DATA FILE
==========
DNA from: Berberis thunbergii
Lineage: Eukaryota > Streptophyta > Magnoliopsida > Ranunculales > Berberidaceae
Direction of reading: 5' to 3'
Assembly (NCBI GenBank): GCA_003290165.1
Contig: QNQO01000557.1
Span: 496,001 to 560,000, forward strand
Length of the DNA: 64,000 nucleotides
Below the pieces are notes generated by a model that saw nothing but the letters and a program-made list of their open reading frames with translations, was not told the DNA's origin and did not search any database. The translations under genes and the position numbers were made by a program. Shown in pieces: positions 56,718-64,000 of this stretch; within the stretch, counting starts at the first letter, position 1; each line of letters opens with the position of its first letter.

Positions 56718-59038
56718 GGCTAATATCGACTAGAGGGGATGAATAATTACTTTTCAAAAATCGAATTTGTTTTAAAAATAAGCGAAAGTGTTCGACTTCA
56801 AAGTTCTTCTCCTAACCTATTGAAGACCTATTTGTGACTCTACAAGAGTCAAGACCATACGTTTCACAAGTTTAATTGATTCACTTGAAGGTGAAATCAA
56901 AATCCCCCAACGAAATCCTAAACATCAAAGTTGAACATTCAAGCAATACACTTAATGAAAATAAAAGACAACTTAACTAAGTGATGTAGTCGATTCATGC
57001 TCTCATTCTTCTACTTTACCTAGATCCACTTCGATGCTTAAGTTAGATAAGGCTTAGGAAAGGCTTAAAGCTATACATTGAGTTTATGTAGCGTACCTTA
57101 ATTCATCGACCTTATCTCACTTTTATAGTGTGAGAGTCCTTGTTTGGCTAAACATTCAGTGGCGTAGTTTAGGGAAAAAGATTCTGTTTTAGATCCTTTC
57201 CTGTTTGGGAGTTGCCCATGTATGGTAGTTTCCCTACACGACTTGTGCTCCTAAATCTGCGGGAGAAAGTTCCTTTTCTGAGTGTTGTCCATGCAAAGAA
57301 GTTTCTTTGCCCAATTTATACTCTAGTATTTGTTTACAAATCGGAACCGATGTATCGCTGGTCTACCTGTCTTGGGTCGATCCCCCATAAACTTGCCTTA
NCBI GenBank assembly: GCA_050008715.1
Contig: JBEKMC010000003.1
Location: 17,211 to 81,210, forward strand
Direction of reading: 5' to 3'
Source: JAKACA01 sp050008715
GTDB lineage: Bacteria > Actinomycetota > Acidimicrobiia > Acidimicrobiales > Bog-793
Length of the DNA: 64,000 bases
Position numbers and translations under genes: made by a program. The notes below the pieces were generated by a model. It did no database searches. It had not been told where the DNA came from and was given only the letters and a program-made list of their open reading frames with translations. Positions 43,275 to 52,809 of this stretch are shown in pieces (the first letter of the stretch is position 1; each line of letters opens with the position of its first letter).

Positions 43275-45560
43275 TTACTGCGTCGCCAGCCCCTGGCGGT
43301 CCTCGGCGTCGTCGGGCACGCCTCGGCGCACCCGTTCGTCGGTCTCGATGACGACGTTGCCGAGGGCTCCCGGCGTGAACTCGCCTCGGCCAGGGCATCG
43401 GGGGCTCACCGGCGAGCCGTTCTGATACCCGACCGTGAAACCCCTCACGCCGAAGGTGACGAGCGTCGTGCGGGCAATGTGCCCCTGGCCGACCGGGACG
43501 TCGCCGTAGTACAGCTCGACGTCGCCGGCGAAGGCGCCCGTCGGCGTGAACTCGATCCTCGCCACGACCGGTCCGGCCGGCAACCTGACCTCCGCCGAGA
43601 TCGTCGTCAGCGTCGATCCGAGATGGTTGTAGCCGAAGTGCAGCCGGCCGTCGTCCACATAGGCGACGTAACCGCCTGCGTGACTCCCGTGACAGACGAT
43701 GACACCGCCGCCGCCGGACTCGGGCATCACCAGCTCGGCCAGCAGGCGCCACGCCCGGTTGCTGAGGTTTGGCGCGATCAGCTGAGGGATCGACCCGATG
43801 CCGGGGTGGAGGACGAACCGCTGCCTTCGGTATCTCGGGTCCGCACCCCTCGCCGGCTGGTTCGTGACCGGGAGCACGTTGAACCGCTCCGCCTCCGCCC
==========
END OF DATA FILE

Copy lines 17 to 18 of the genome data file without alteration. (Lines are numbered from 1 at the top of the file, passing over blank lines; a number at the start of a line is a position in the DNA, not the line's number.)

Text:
NCBI GenBank assembly: GCA_050008715.1
Contig: JBEKMC010000003.1